1.6 For this reason, TFO will limit programming in which violence against these and other groups is portrayed. Where the depiction of violence against these groups is shown or is the subject of a program, TFO will ensure that such depiction is limited or is an essential component of the program.

1.7 TFO recognizes that violence can take many forms, including subtle forms of verbal or mental abuse. Children are particularly sensitive to any form of abuse, neglect, rejection and threats made to children in television programming. For this reason, TFO has adopted a definition of abuse that takes into account both physical and psychological aspects:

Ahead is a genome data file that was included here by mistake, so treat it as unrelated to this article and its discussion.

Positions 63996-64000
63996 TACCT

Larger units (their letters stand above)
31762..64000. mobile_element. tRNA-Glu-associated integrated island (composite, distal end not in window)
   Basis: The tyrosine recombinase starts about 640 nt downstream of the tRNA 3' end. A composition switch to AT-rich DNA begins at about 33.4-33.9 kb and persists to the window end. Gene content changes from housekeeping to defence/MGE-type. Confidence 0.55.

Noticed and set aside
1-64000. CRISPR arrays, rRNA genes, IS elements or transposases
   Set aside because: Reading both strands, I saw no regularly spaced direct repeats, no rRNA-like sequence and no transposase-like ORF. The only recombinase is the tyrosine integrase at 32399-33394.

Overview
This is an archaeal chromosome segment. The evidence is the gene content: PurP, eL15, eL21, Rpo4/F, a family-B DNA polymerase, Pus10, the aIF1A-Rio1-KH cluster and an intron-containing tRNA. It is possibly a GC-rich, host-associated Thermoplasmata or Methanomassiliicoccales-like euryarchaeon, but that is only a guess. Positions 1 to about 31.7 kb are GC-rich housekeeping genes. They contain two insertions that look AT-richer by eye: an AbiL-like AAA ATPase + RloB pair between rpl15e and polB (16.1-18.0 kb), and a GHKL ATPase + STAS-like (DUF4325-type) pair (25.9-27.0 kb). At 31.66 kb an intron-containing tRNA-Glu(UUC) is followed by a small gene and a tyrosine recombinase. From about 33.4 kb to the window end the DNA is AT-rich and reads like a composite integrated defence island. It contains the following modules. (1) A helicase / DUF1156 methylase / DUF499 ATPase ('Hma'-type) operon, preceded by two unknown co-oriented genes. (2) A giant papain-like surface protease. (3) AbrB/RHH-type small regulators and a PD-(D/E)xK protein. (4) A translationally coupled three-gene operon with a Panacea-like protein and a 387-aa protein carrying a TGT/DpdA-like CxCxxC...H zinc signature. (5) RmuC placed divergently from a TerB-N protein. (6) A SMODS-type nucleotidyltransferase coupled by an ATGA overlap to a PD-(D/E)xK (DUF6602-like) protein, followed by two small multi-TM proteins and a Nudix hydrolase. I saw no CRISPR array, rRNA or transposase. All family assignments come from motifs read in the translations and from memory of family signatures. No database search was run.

“Abuse is a violation of the physical, psychological or social well-being of a person or group. It can be obvious or subtle.” (Royal Commission on Violence in the Communications Industry, 1977).

1.8 In all matters relating to its programming, TFO complies with the 1991 Broadcasting Act and the 1987 Television Broadcasting Regulations.

i. Under the 1991 Broadcasting Act:

- the programming offered by broadcasting undertakings should be of high quality; (section 3(1)(g)).

- licensees of broadcasting undertakings assume responsibility for their programming; (section 3(1)(h)).

ii. According to the 1987 Television Broadcasting Regulations, Section 5 (1)

It is forbidden for the holder to broadcast:

a. anything that is contrary to law;